The Quehanna Trail is one of Pennsylvania’s finest. It is a loop over 70 miles long, with over 30 miles of cross-connector and side trails. These trails are located in the Moshannon and Elk State Forests, near Clearfield. What makes the Quehanna so unique is its isolation and wilderness qualities, a great diversity of plants and animals, including elk, and a wide spectrum of scenery- from bogs, to large meadows, huge boulders, and cascading streams in hemlock gorges with jungles of rhododendron. What I love about the Quehanna is its water. It teems with water, and its streams are crystal clear, cold, and deep as they meander through meadows. Often, the streams have a bed of white sand.
This past weekend I was able to hike 54 miles of this trail system over two and a half days with some friends from Ohio.
I pulled into the parking lot at Parker Dam at around 9 p.m. on Thanksgiving night. Amanda and Kevin had also arrived and I saw their headlamps in the woods. We greeted each other as I got my things together and soon we were off, as our headlamps tunnelled through the night, only offering a glimpse of what was in front of us. The roar of creeks echoed through the woods. We reached a clearing and turned off our handlamps; there was an incredible panorama of stars and constellations across the sky.
The trail was wet in many places and we had to negotiate a few stream crossings. Soon we reached the campsite along Little Laurel Run where a fire was going thanks to two other members of our group. I set up my tarp, my first time using one while backpacking, and soon I was asleep.
We got up the next morning and were on the trail by 7:30 a.m.; we had a big day. The trail was beautiful as we climbed in and out of stream drainages with meadows, forests of hardwoods, spruce, pine, and hemlock, and gorgeous crystal clear streams with small cascades and deep pools. The trail even crossed a bog over a boardwalk. Alex Branch was a wonderful hike with rhododendrons, as was the climb to a meadow with some nice views in the hazy sun. I then descended to Trout Run, a stunning stream in a valley with large boulders and another clear mountain creek filled with rapids and cascades.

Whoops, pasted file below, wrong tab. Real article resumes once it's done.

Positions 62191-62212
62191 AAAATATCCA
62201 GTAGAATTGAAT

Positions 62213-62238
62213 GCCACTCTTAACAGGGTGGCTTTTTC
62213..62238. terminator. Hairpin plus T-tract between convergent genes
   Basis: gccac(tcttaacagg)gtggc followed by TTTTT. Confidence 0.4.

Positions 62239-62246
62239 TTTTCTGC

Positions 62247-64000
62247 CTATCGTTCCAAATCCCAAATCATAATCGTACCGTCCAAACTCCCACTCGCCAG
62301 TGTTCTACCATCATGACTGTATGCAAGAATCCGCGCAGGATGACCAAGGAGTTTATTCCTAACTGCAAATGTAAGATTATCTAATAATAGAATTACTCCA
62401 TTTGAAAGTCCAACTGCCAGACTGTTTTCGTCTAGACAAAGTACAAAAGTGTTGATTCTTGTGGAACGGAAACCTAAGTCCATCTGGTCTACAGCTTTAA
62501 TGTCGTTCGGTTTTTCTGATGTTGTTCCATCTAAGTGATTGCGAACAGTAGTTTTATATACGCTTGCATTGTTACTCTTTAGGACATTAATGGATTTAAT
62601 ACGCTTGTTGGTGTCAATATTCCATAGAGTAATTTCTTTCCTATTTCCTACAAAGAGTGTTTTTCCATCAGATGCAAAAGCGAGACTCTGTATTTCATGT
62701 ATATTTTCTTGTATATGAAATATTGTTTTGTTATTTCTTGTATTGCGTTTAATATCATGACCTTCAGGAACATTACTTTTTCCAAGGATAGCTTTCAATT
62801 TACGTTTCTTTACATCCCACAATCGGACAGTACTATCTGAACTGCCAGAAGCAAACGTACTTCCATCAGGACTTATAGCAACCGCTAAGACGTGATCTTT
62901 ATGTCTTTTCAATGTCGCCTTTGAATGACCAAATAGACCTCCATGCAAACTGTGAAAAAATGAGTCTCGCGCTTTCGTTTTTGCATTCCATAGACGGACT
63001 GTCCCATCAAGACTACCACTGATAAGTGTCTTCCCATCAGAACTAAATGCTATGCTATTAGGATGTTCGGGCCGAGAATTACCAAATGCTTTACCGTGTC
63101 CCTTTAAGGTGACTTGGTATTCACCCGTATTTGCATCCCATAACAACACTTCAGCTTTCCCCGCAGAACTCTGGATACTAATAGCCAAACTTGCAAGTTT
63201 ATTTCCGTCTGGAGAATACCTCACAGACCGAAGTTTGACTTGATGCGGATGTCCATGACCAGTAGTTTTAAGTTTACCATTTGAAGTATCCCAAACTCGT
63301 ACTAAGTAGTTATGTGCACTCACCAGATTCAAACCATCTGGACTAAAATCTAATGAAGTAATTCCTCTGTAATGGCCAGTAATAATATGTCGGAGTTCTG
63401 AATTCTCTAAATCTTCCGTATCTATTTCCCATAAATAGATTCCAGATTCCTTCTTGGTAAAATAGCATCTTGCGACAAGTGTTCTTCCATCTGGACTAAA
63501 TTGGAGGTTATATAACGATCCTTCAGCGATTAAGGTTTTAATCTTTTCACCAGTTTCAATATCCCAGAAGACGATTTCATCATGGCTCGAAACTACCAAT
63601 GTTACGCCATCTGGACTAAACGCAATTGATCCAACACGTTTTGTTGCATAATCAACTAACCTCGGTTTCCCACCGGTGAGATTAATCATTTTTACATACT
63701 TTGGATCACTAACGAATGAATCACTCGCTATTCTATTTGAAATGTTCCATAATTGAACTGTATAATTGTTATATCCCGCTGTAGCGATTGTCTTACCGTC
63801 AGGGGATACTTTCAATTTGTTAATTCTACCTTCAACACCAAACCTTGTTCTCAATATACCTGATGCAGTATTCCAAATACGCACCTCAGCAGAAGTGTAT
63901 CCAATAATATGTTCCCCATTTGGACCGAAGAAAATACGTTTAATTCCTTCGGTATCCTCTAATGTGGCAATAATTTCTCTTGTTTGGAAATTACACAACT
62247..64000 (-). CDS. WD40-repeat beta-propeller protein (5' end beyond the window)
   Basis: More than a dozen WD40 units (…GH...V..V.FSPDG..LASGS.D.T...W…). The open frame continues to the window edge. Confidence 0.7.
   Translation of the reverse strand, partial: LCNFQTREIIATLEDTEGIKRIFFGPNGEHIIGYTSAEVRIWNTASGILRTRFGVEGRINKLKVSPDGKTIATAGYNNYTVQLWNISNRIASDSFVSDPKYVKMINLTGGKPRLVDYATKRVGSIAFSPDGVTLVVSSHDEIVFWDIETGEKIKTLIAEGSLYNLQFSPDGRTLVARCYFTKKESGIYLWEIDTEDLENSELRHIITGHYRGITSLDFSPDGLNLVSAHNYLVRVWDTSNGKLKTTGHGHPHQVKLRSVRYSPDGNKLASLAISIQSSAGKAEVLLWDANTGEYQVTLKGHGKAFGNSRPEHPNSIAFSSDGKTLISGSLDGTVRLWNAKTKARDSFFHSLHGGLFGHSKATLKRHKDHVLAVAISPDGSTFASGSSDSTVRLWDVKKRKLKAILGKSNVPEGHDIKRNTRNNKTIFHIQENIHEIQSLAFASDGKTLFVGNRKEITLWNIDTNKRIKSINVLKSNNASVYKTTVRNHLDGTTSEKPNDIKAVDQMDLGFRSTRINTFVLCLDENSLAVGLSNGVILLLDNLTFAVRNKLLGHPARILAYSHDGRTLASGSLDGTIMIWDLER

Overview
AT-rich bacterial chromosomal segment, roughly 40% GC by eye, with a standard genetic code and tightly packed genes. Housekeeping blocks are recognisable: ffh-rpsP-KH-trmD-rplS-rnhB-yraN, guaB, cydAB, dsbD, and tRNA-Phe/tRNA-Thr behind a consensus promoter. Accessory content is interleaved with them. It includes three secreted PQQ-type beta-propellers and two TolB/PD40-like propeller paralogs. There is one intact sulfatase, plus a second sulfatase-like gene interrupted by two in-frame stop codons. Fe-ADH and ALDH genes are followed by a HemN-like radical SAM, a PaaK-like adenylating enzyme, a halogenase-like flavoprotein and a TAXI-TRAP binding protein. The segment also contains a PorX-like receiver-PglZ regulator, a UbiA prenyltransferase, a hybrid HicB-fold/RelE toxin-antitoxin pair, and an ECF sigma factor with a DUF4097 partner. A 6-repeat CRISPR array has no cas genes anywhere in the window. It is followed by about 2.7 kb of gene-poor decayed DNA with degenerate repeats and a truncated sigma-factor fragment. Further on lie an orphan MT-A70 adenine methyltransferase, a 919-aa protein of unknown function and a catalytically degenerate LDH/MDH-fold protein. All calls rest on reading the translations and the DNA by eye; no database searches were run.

The trail followed up another creek with a forest floor covered with ground pine. Rick (aka Handlebar) caught up to me and we hiked together, in and out of valleys with streams and views of meadows and beaver ponds. The one unique thing about the Quehanna are all its different trail bridges- some are planks, a group of branches, logs sawed in half, or grand affairs with steel girders and arches.
We hiked along Gifford Run, one of the larger streams with more rapids and big boulders. Huge cliffs were off to the left, but we decided to skip the side trail that led to a view.
We reached the forest road and hiked down to Mosquito Creek. We followed Meeker Run and took another trail to Crawford Vista, with a fantastic view of Mosquito Creek’s deep gorge from a meadow. The sun had set and the clouds grew yellow and red. We began to hike in the dark and turned our headlamps on. The trail crossed an impossibly boggy section as we jumped from tussocks of grass over water and then we hiked back down to Mosquito Creek between boulders in the darkness. We reached camp; there was a fire and it was cold with frost already covering the ferns and teaberry. It was a superb campsite next to Mosquito Creek. I set up the tarp and ate some food. I was really sore- it was a 23 mile day with a full pack.
I crawled into my sleeping bag and went to sleep to the sounds of the creek.
For more pictures, go to: http://outdoors.webshots.com/album/581892691YmKJTg?vhost=outdoors